American Rivers placed the Pajaro River in central California at the top of its ten “most endangered” rivers of 2006, in a year in which the group focused on development, mining, and related problems. The environmental group did not cite dams or hydropower as reasons for listing any of the rivers.
American Rivers said April 19 the current set of levees is not adequately protecting people living near the Pajaro from flooding. It charged the Corps of Engineers built more than 22 miles of levees along the Pajaro River and compounded the problem by stripping the levees of vegetation. The group said the Corps should develop a new plan that works with the whole river and includes solutions to the Pajaro’s upstream problems, such as gravel mining and development.
None of the ten rivers was carried over from 2005, when the Susquehanna River in New York, Pennsylvania, and Maryland topped the list. American Rivers said its report highlights rivers facing major turning points, where actions by citizens can make a difference for community well-being and river health.
Other rivers, their states, and threats are: 2. Upper Yellowstone River in Montana, new home construction; 3. Willamette River in Oregon, pollution; 4. Salmon Trout River in Michigan, mining; 5. Shenandoah River in Virginia and West Virginia, development; 6. Boise River in Idaho, mining; 7. Caloosahatchee River in south Florida, discharges of fertilizer and toxic-laden water from Lake Okeechobee; 8. Bristol Bay in Alaska, mining; 9. San Jacinto River in Texas, mining; and 10. Verde River in Arizona, plans to increase pumping from the aquifer that feeds the river.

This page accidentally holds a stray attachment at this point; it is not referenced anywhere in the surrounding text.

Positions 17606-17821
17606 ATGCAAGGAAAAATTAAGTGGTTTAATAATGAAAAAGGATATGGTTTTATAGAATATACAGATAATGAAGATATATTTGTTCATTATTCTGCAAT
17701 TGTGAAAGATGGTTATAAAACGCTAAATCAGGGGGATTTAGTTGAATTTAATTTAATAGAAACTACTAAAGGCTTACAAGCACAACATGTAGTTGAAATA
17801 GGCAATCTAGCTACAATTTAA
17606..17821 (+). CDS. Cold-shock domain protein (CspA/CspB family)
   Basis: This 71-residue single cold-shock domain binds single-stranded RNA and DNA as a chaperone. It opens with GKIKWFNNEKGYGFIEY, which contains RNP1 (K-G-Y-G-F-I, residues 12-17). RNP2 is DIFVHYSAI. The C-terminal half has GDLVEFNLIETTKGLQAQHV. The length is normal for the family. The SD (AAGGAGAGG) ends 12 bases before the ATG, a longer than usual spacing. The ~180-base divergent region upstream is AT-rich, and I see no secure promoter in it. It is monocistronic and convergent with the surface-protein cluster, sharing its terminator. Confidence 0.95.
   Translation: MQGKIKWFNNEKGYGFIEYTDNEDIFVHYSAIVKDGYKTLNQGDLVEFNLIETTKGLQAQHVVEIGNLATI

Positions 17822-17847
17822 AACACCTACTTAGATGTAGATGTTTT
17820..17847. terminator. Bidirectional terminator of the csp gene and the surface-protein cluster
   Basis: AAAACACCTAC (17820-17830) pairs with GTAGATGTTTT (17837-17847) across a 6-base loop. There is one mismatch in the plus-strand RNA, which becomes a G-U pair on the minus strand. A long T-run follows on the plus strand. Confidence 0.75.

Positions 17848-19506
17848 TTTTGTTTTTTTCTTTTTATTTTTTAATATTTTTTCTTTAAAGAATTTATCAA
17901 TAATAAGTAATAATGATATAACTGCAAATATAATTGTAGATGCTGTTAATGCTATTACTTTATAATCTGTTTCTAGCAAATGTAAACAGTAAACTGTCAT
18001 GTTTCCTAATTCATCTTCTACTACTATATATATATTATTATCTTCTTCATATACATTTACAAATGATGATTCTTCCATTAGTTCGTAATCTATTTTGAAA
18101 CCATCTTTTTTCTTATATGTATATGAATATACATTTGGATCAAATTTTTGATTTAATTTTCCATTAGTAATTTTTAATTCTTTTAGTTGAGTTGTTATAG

American Rivers targets Corps of Engineers
American Rivers said 2006 would be a pivotal year for addressing “the mismanagement of our waterways by the U.S. Army Corps of Engineers.”
The river conservation group, a frequent critic of the Corps, is calling on the Bush administration and Congress to overhaul the Corps’ approach to river management. It pointed to the 2005 flooding of New Orleans as an example of the government’s failed efforts to prevent flooding and mistaken approaches that put other communities at risk.
American Rivers said new policies for the Corps should include: stronger natural resources protection; new guidelines that account for the risk of wetlands destruction and floodplain development; independent review of agency projects; and renewed focus on “high priority” projects.
It also is urging Congress to pass the Water Resources Planning and Modernization Act of 2006 (S.2288), by Sens. John McCain, R-Ariz., and Russ Feingold, D-Wis., that would address fundamental flaws it sees in the Corps’ planning process.